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Small Cell Lung Cancer

Symptoms, Treatments, and Prognosis

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Updated June 03, 2014

Written or reviewed by a board-certified physician. See About.com's Medical Review Board.

Small Cell Lung Cancer – An Overview

Small cell lung cancer (also called oat cell carcinoma) accounts for 15% of lung cancers. Unlike the more common non-small cell lung cancers, small cell lung cancer grows rapidly, but often responds well to chemotherapy initially. Unfortunately, it tends to become more resistant to treatment as the disease progresses.

Small cell lung cancers usually begin in the large airways (bronchi) of the lungs, but spread early, often to the brain. They are broken down into only two stages, limited and extensive stage small cell lung cancer. 60 to 70% of people already have extensive stage disease at the time of diagnosis.

Most cases of small cell lung cancer are due to smoking, although other causes can contribute as well. This type of lung cancer is more common in men than in women, and is the most common type of lung cancer to have symptoms referred to as paraneoplastic syndrome -- that is, symptoms due to hormones secreted by a tumor or by the body’s immune response to a tumor.

Symptoms

Symptoms of small cell lung cancer can include:

Symptoms due to spread of the tumor to other regions of the body, for example:

Small cell lung cancer can also result in a broad variety of symptoms due to paraneoplastic syndromes. Some of these include:

Stages

There are 2 stages of small cell lung cancer:
  • Limited Stage Lung Cancer - Limited stage small cell lung cancer is defined as a small cell cancer that is present in only one lung and may have spread to nearby (supraclavicular) lymph nodes or to the space between the lungs (mediastinum), but has not spread (metastasized) to other regions of the body.

  • Extensive Stage Lung Cancer - In extensive stage small cell lung cancer, the cancer has spread (metastasized) to another region of the body, such as another lobe of the lungs or the brain.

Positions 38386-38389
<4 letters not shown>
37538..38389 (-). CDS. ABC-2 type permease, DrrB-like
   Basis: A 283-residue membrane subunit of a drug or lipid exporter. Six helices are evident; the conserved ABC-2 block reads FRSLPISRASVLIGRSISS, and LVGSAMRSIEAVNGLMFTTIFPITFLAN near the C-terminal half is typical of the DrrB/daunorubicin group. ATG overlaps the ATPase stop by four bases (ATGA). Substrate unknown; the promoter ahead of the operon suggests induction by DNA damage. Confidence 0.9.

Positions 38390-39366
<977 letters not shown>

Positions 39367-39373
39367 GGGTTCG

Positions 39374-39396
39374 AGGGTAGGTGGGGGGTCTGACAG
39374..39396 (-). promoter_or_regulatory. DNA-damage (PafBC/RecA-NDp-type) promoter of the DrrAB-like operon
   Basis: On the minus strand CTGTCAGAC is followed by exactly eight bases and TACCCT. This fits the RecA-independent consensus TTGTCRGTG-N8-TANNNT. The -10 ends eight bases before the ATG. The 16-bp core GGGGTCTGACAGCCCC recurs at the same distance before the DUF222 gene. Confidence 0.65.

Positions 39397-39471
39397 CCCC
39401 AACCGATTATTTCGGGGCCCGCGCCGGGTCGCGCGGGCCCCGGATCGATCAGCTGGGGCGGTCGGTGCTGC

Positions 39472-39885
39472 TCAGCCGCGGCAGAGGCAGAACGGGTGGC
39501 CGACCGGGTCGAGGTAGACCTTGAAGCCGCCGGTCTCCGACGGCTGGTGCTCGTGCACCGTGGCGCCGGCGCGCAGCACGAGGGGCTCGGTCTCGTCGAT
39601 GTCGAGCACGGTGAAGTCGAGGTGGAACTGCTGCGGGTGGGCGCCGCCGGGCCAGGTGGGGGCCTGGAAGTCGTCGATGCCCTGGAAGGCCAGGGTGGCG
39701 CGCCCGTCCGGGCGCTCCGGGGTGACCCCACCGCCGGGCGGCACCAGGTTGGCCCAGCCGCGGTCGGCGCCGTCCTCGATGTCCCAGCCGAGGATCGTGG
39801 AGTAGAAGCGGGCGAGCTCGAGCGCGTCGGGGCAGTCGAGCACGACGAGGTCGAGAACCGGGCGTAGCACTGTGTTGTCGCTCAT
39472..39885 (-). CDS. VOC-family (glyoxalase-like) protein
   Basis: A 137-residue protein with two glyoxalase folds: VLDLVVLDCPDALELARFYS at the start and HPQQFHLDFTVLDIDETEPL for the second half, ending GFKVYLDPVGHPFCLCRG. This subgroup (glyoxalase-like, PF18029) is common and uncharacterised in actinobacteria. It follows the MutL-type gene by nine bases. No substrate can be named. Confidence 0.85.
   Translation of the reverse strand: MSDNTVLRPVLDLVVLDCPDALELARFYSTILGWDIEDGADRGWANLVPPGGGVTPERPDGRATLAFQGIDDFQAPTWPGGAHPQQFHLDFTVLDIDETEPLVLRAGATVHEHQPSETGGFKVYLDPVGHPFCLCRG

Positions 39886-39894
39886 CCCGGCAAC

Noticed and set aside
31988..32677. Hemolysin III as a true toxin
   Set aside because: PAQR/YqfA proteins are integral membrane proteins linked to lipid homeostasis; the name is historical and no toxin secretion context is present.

Treatments

Many people respond well to a combination of chemotherapy and radiation therapy; with limited stage cancer, this can offer the potential for a cure. If individuals respond well to treatment, prophylactic cranial irradiation (PCI) -- preventative radiation therapy to the brain -- is recommended to lower the risk that any cancer cells that have spread to the brain, but aren’t seen on radiology studies, will grow and cause symptoms.

Common medications used include a combination of cisplatin (Platinol) or carboplatin (Paraplatin) with etoposide (VePesid). In limited stage disease, the addition of radiation therapy appears to improve survival, whereas with extensive stage disease, radiation may be used to control symptoms (palliative therapy) related to the spread of cancer, such as bone pain.

Surgery is rarely performed for small cell lung cancer (it is usually considered inoperable), but is occasionally considered if a tumor is present in only one lung and nearby lymph nodes. Adjuvant chemotherapy (chemotherapy after surgery) is usually recommended if surgery is done for small cell lung cancer.

Clinical trials are in progress for both stages of small cell lung cancer, evaluating new treatments and treatment combinations for this aggressive cancer. According to the National Cancer Institute, all individuals with small cell lung cancer may be considered for inclusion in clinical trials.

Prognosis

The overall survival rate for small cell lung cancer is, sadly, only about 6%.

For limited stage small cell lung cancer, survival rates have improved since the addition of radiation therapy to treatment, and the use of PCI. The median survival rate (the time at which 50% of people have died and 50% are still alive) is 16-24 months, with a 2-year survival rate of 40-50% -- though only 10% of people with limited stage disease show no evidence of cancer 2 years after diagnosis. The survival rate at 5 years is 14% with treatment.

For extensive stage small cell lung cancer the median survival with treatment is 6 to 12 months with treatment, and only 2 to 4 months without treatment.

Factors that are associated with improved survival include female gender, and better performance status -- that is better health in general at the time of diagnosis. Continued smoking may lower survival. Since small cell lung cancer grows rapidly, and since we have come a long way with other fast-growing cancers such as leukemia, it is hoped that better treatments will be found in the future.

Coping

Studies suggest that learning what you can about your lung cancer can improve your quality of life, and possibly even your outcome. Ask questions. Learn about clinical trials that might be appropriate for you. Consider joining a support group. Ask for your loved ones' help you in your journey with cancer.

Sources:

National Cancer Institute. Small Cell Lung Cancer Treatment (PDQ). Health Professional Version. 07/01/09. http://www.cancer.gov/cancertopics/pdq/treatment/small-cell-lung/HealthProfessional.

National Institute of Health. Medline Plus. Lung Cancer – Small Cell. 08/09/09. http://www.nlm.nih.gov/medlineplus/ency/article/000122.htm.

Samson, D. et al. Evidence for Management of Small Cell Lung Cancer. AACP Evidence-Based Clinical Practice Guidelines (2nd Edition). Chest. 2007. 132(3 Suppl):314S-323S.

Sher, T. et al. Small cell lung cancer. Mayo Clinic Proceedings. 2008. 83(3):355-67.

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